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I remember opening my books as a young child, waiting anxiously to see how well I had performed in my classwork or tests. Often the anxiety resulted in ‘favorable outcomes’ but there were moments that didn’t turn out so well- These moments haunted me for a very long time well past those daunting years. Those dreaded moments were developed on seeing ‘The Red Ink’. Dreaded and despised by many-a-pupil in my time.


The Red Ink
The red ink signifies teachers’ written remarks. Back then, it was an indication that there was something wrong with one’s work. If it wasn’t a tick in a copy book or written with a blue or black coloured pen on a report card, it often indicated a problem. A problem that was usually written with a RED COLOURED PEN. 
It didn’t come as a surprise when I became a teacher many years later, that I disliked using the ‘red pen’ in grading my students’ work. I mostly choose a blue pen or bright and legible coloured pens that were more friendly to the eyes. I soon discovered that it was never really about the colour of the pen, but the remarks that came along with it, which was either discouraging or downright disheartening.

 Rita F. Pierson once graded a student who scored 2 out of 20, with a ‘+2’ and a big smile. “Is this an F?”, the student asked. Yes, she replied. “Why did you put a smiley face?”, he asks again. “Because you’re on the roll, you got 2 right, you didn’t miss them all” she replied. She went farther to ask him if he would do better after revision to which he answered a big YES! (Seems strange from a teacher right?)
It isn’t out of fact, that the kid  in question had performed way below average, but it was Rita’s hope to inspire this child to do better which turned out to be the case and frankly a lot easier.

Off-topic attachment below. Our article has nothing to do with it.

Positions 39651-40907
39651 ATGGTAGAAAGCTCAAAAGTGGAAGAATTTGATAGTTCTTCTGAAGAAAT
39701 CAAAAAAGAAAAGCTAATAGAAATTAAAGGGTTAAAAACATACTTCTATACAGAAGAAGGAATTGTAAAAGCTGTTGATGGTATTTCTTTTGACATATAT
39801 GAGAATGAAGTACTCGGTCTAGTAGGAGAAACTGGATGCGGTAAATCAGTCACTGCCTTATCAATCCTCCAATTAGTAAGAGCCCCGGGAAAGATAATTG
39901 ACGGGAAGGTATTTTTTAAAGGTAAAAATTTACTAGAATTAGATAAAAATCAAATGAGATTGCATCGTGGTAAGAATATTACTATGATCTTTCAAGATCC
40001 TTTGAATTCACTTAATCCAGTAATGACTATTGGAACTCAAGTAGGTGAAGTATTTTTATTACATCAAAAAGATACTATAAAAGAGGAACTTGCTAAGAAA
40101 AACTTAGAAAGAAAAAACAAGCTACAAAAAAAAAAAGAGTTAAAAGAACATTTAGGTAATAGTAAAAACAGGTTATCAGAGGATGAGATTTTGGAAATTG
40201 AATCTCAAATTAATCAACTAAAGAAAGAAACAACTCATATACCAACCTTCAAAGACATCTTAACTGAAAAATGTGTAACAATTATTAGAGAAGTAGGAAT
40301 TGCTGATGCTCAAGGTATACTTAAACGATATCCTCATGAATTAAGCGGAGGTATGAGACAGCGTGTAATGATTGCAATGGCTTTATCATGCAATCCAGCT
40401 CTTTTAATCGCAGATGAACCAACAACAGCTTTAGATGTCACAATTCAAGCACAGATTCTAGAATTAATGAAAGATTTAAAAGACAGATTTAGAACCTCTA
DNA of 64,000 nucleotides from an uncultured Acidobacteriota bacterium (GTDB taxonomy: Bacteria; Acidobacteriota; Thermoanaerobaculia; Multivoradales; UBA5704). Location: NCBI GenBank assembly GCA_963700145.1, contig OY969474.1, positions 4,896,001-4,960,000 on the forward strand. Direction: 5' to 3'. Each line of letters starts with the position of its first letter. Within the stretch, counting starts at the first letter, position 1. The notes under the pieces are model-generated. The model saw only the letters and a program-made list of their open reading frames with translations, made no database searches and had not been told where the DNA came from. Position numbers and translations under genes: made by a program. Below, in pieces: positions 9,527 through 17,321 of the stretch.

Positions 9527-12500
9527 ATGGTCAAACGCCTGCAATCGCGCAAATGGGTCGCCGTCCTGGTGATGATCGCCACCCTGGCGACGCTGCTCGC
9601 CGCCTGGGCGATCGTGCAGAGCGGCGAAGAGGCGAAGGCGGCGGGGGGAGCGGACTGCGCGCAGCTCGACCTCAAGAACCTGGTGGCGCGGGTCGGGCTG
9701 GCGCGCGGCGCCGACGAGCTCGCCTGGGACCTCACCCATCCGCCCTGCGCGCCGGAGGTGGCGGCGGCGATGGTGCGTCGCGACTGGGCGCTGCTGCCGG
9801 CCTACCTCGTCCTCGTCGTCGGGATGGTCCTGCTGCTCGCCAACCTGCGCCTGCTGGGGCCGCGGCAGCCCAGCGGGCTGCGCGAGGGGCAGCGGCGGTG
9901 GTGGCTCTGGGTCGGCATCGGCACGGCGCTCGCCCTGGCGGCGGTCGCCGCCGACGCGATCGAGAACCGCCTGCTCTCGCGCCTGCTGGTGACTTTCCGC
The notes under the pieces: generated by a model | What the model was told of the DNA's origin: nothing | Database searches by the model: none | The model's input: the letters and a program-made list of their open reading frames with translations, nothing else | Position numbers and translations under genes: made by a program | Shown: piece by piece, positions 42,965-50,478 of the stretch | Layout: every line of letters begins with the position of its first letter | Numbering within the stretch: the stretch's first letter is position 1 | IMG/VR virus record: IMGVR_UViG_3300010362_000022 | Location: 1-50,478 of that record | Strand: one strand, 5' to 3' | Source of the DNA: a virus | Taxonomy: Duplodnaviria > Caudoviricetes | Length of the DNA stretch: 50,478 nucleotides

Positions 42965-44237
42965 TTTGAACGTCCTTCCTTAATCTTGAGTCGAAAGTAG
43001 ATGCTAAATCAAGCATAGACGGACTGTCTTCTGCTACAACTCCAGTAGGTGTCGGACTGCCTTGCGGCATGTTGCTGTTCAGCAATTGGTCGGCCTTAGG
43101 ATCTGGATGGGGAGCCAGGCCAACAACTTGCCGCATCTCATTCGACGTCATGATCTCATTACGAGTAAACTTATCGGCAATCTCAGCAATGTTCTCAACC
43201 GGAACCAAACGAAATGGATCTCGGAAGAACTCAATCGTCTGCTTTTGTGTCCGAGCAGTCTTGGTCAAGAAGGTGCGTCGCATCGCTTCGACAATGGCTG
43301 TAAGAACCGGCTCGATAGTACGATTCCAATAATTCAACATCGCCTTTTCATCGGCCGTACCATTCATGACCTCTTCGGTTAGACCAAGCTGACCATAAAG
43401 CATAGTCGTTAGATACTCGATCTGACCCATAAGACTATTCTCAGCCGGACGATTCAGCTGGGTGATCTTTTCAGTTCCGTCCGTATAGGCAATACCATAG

Teachers’ comments on students’ work should be made to help them understand the strengths and weaknesses of their work, and to make clear how their work has or has not achieved the goals and standards set in the class. It is not to suppress the feelings (or the creative mind) of the student but to serve as a remedial process. A process that should guide students to be interested in finding solutions to mistakes and/or improving on their specific skills. It should even build relationships between the learner and teacher.

Todays teachers should champion the course of guiding the future of the students. Their remarks could either inspire or discourage a learner’s spirit. The spirit of inquiry and discovery continues to be the driving force of the world’s socio-economic advancements and teachers play a pivotal role in the entire process. 

All Learning is understanding relationships – George Washington Carver

I believe that a good student-teacher relationship has crucial, positive and long-lasting implications for students’ academic and social development. Students learn better when they have good relationships with their teachers……teachers they like.

See teachers tips for writing good remarks here.

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5 Comments

  1. Haunted? an understatement! those comments almost cost me my life”she is too playful”and my mum would descend on me! As a teacher today my exoerience guides me to give constructive remarks always.

  2. Yes. Some have even allowed those comments to follow them all through life. Believing that they are never do well. Such people need therapy.

  3. The onus really rests on the teachers to change their convinctions, perceptions and misconceptions as regards giving remarks. This can only happen successfully, when education institutions invest heavily in teacher training. The goal of teaching in the first place is in developing ‘real’ learners. Thanks Casmir and Chinyere.

  4. Absolutely true! Interestingly at this stage I am not haunted by the red ink,becauae I take red as my best color.

  5. As a child I felt like a big failurre whenever the red ink was given to me and it made me so afraid of that subject so much that I shiver during the next exam of that subject.I had mixed feelings such as anxiety,fear of another failure and others.maybe I did better but not so good either .I think every teacher should adopt Ritas concept n all our children will come out successful.

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